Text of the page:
Snipe, a group of wading birds, of the subfamily scolopacinoe. It is characterized by a long, straight, slender bill, obtuse and flexible, covered with a soft, sensitive skin, abundantly supplied with nerves toward the end; the upper mandible the longest, somewhat bent down at the end, and grooved on the sides, in which the nostrils are placed; the tongue long, slender, and pointed at the end, the oesophagus narrow, and the stomach very muscular; eyes far back in the head; wings moderate and pointed; tail short and rounded; legs short, feathered lower down than in most waders; hind toe • small, elevated, but reaching the ground, the anterior long and slender, and free except in the genus macroramphus. Snipes are migratory and small, going north to breed; they frequent marshy places and the margins of rivers and ponds, where they probe the soft mud perpendicularly with the bill in search of worms, insects, and larva); the nest is a slight hollow on the ground, lined with grass and sedge, and the eggs, usually four, are placed with the pointed end inward; the young are able to leave the nest as soon as hatched; the flesh is considered a great delicacy.
The subfamily includes the genera macroramphus (Leach), gallinago (Leach), rhynchoea (Cuv.), scolopax (Linn.), and philohela (Gray), of which the last two will be noticed under Woodcock. - In macroramphus the wings are long and pointed, with the first and second quills equal; the tarsi are longer than the middle toe, which is united to the base of the outer by a short web. The species are found in Europe and North America, occurring in large flocks near the sea, feeding on small mollusks, worms, and insects; they fly rapidly and irregularly with a quivering whistle. The gray or red-breasted snipe (M. griseus, Leach) is about 10 in. long and 18 in. in alar extent, the bill 2¼ in., and weighs 3¼ oz.; the prevailing colors above are dark ashy, pale reddish, and black, with rump and upper tail coverts white; under parts pale ferruginous, with spots and bands of brownish black; the quills brownish black, the shaft of the first primary white; the young are dull white below, marked with ashy; the plumage is more gray in winter, and more red in summer.
It occurs over temperate North America, in large flocks, occasionally going inland in autumn on the return from the north, where it goes to breed; the flight is rapid and strong, accompanied by a single mellow "weet;" the call note is a whistle; the flesh is not so good as that of the common American snipe. - In gallinago the tarsus is shorter than the middle toe, and there is no web. The American or Wilson's snipe (G. Wilsonii, Bonap.) is about 10½ in. long, with an alar extent of 17 in., the bill 2½ in., and weighs 3 oz.; above the feathers are brownish black, spotted and edged with yellowish brown or ashy white; a black line from base of bill over top of head; throat and neck before reddish ashy, under parts white, quills and tail like back, the latter widely tipped with bright rufous, with a narrow subterminal black band. It occurs over temperate North America, going in summer as far as Nova Scotia, where it breeds in June in the elevated moss-covered marshes; the eggs are yellowish olive, spotted with brown; they return to the south in October, and are very fond of the rice fields; they rarely visit the seashore, and never the interior of woods; the cry resembles the syllables "wau-aik." They are fond of leeches and other food not generally coveted by man, though most epicures, ignorant of this, are in the habit of cooking and eating them, contents of intestines included.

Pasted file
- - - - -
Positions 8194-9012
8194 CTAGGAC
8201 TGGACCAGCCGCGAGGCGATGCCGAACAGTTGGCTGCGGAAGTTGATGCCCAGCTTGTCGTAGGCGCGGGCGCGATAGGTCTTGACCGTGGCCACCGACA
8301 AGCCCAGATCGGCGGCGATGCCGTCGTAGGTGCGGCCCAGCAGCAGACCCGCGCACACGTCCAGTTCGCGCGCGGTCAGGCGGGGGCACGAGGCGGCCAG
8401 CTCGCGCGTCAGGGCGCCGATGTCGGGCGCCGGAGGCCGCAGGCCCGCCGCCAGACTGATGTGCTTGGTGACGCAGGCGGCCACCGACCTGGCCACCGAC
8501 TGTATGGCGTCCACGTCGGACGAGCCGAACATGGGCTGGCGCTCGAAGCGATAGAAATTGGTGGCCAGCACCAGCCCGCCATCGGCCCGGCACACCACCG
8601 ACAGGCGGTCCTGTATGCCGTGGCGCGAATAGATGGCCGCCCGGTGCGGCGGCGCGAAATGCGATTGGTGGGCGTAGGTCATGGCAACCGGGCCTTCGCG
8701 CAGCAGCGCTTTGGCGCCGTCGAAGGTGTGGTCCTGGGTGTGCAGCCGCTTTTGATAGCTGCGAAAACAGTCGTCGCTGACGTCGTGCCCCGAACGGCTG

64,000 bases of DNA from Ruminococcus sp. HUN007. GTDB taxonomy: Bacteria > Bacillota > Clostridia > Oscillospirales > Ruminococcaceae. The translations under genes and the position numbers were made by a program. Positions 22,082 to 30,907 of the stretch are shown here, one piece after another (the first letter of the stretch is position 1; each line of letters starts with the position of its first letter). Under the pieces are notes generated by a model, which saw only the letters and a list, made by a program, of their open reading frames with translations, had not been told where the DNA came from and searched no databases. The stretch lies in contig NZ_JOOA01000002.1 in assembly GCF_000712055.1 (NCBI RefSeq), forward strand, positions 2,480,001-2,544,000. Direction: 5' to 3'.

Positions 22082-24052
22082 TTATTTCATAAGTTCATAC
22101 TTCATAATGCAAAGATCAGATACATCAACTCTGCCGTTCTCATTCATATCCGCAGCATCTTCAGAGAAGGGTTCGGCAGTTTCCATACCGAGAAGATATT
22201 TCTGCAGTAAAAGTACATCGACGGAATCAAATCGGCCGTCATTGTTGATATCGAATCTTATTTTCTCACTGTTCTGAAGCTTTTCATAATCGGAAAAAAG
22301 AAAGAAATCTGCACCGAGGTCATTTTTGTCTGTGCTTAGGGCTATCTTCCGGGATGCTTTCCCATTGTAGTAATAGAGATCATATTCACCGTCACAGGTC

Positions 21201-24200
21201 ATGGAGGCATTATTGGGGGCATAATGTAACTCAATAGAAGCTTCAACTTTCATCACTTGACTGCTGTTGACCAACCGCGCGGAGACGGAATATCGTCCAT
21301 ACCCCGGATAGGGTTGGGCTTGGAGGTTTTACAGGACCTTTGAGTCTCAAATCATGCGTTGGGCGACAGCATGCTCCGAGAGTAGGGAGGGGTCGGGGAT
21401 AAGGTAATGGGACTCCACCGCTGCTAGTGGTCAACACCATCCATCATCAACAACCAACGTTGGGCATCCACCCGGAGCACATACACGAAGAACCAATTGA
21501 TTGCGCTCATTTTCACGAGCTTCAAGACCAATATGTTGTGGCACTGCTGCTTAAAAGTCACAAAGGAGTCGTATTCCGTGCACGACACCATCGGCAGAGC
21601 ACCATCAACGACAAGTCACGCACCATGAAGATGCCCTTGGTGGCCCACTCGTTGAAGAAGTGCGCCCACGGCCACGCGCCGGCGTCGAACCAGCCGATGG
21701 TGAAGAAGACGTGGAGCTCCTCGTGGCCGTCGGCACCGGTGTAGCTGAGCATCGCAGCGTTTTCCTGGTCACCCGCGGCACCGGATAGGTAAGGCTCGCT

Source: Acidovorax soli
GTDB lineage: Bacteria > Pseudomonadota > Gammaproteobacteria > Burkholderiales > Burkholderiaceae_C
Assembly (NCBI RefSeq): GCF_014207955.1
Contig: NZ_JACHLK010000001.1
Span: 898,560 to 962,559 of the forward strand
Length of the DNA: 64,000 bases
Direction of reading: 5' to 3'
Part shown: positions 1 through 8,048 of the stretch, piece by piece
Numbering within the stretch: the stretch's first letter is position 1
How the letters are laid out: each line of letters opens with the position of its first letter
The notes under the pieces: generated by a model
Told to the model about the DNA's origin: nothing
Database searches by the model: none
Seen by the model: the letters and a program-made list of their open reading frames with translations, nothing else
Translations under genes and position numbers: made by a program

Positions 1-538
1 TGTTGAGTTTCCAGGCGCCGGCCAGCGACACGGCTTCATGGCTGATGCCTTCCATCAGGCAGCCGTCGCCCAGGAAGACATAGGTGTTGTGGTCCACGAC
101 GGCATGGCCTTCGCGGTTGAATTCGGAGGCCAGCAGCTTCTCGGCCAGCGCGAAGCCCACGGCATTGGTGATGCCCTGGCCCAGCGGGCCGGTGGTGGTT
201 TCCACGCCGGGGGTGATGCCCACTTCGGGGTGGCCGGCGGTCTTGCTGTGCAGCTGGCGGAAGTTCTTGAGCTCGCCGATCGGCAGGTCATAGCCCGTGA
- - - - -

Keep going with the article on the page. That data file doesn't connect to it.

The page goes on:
The great or double snipe of Europe (G. major, Steph.) is 11 or 12 in. long, varied with black and bright reddish above, the red arranged longitudinally, and whitish red below; the shaft of the first quill is whitish; it inhabits N. Europe. The common snipe of Europe (G. media, Steph.) is 10 or 11 in. long, with two blackish longitudinal bands on the head, the neck spotted with brown and fawn color, the mantle blackish with two longitudinal fawn-colored bands, the wings brown waved with gray, quill shafts brown, and lower parts white waved with blackish on the flanks; it flies very high, with a shrill cry; from its wavering flight it is generally difficult to shoot; its flesh is delicious. - In rhynchoea the bill is shorter and more curved, the first three quills equal and longest, the tertials as long as the quills, and the tail very short; the species are adorned with bright yellow ocellated spots on the quills and tail; they occur at the Cape of Good Hope, in the East Indies, and Australia. The Cape snipe (R. Capensis, Cuv.) is 10 in. long, variegated with black and cinereous; around the eye, a little way down the neck, pectoral band, and abdomen, white.
Wilsons Snipe (Gallinago Wilsoni).
Common European Snipe (Gallinago media).